California Water Blog: UC Davis speakers series: Critical problems for California water policy

From yours truly at the California Water Blog:

“California’s water future is at a critical juncture.

The Sacramento-San Joaquin Delta is declining, both as a reliable hub for exporting water for millions of Californians and millions of farmed acres, and as an ecosystem supporting a vast array of wildlife.


The Delta Reform Act of 2009 set a fundamentally new state water policy by mandating the “coequal goals” of water supply reliability and ecological restoration of the estuary where native fish populations are crashing.  To meet those goals, the state has proposed construction of two giant water export tunnels underneath the Delta, running 35 miles from new intakes upstream on the Sacramento River to existing export canals near Tracy.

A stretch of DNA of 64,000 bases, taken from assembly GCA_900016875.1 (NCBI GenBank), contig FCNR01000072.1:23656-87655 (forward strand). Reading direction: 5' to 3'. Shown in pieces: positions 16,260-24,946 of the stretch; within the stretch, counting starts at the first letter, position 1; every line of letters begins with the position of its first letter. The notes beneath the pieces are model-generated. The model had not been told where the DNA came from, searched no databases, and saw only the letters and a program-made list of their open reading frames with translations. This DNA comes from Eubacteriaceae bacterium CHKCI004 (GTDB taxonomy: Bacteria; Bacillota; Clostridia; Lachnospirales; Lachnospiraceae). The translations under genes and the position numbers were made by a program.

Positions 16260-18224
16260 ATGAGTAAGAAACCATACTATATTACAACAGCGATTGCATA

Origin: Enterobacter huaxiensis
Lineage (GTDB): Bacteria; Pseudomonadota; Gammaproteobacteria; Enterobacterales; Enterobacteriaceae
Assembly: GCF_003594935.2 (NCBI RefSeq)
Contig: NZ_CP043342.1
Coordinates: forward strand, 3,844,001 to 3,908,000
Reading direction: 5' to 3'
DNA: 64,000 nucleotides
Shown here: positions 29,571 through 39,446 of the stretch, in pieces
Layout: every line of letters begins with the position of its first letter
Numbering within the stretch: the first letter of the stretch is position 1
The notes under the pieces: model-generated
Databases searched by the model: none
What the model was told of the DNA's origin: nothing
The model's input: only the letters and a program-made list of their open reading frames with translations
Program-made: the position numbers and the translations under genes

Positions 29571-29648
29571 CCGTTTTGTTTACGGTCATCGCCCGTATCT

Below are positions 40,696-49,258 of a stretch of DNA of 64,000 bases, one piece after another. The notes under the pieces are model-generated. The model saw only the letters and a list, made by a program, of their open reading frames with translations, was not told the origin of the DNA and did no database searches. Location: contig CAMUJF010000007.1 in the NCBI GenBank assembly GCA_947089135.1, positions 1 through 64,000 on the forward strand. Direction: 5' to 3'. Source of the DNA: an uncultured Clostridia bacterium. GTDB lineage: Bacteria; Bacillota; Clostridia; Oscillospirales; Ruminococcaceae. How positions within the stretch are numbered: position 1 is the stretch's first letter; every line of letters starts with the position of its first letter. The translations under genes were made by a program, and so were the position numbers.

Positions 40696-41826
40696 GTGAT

The re-plumbing proposal in the Bay Delta Conservation Plan is highly controversial and expensive. But the costs of inaction are better understood today than they were in 1982 when California voters first rejected the proposed Peripheral Canal. Hard decisions will have to be made. Does California have the will to do it?

This past winter, the UC Davis Center for Watershed Sciences, publisher of CaliforniaWaterBlog, invited nine top water leaders to share their insights on this question and others. … “

Continue reading at the California Water Blog by clicking here.
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